Bacteria-based solar cell operates in low light

July 05, 2018 // By Nick Flaherty
Researchers at the University of British Columbia have built a solar cell that uses bacteria for the energy conversion and operates in low light conditions.

The biogenic cell generated a current stronger than any previously recorded from such a device, and worked as efficiently in dim as in bright light.

"Our solution to a uniquely B.C. problem is a significant step toward making solar energy more economical," said Vikramaditya Yadav, a professor in UBC's department of chemical and biological engineering who led the project. "We recorded the highest current density for a biogenic solar cell," said Yadav. "These hybrid materials that we are developing can be manufactured economically and sustainably, and, with sufficient optimization, could perform at comparable efficiencies as conventional solar cells."

Previous efforts to build biogenic solar cells have focused on extracting the natural dye that bacteria use for photosynthesis. This is a costly and complex process that involves toxic solvents and can cause the dye to degrade.

Instead the UBC researchers genetically engineered E. coli bacteria to produce large amounts of lycopene, a dye that gives tomatoes their red-orange colour and is particularly effective at harvesting light for conversion to energy. The researchers coated the bacteria with a titanium dioxide to act as a semiconductor, and applied the mixture to a glass surface.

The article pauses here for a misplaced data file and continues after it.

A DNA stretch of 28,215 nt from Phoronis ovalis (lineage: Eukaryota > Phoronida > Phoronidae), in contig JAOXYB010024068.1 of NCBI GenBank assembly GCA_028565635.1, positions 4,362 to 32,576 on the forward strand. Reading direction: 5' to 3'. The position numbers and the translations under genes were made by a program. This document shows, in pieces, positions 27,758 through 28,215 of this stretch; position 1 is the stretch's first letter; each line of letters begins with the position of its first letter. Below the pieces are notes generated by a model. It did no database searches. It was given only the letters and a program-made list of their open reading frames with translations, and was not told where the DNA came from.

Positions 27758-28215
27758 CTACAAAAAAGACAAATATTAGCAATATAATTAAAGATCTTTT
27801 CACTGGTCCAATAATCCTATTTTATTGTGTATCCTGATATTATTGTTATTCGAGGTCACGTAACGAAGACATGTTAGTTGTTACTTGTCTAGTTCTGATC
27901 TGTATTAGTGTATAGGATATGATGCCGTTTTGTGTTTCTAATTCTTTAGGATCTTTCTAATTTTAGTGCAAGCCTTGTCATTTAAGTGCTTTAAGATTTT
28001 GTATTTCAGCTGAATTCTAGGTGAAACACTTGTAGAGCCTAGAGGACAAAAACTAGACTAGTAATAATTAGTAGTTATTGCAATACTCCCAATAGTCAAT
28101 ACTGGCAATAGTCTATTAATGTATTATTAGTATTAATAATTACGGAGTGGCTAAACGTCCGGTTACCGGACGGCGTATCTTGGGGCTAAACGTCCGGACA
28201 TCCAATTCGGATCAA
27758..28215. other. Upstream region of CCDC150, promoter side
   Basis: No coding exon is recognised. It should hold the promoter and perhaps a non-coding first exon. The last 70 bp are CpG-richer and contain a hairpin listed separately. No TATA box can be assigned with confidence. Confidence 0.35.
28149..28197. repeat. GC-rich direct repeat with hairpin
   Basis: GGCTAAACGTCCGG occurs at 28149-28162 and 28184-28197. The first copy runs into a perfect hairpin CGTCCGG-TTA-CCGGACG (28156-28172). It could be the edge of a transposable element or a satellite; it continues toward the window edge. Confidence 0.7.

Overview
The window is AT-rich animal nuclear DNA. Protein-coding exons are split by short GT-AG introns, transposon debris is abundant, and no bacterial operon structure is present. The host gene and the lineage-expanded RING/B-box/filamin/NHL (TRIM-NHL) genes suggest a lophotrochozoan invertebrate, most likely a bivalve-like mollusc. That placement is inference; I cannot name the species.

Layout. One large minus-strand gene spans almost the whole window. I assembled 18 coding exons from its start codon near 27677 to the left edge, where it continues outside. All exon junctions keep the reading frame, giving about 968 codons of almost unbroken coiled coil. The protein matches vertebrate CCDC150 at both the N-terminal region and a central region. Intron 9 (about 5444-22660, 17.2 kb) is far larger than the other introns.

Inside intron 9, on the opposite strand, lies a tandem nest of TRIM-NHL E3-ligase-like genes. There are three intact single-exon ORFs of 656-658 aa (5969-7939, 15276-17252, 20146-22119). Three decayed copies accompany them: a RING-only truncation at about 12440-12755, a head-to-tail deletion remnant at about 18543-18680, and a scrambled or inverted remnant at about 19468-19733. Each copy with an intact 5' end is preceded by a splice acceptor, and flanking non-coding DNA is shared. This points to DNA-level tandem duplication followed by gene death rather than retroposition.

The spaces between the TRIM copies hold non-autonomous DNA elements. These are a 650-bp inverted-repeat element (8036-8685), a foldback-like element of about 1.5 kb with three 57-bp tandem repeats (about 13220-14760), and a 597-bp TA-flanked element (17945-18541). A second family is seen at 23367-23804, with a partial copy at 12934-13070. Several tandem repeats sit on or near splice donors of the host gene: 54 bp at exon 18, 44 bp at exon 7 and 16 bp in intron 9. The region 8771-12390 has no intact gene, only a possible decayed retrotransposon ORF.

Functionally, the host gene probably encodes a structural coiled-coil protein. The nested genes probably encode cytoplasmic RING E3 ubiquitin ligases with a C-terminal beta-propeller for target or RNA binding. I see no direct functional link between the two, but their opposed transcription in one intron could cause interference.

With the coated glass acting as an anode at one end of their cell, they generated a current density of 0.686 milliamps per square centimetre, an improvement on the 0.362 achieved by other teams. The cell absorbs mostly n the UV region at 450, 475 and 505nm and the higher output allows energy conversion in lower light conditions.

The cost savings are difficult to estimate, but Yadav believes the process reduces the cost of dye production to about 10% of other processes. The drawback is that the bacteria die as a result, so the holy grail, says Yadav, would be finding a process that doesn't kill the bacteria, so they can produce dye indefinitely.

He added that there are other potential applications for these biogenic materials in mining, deep-sea exploration and other low-light environments.

www.ubc.ca

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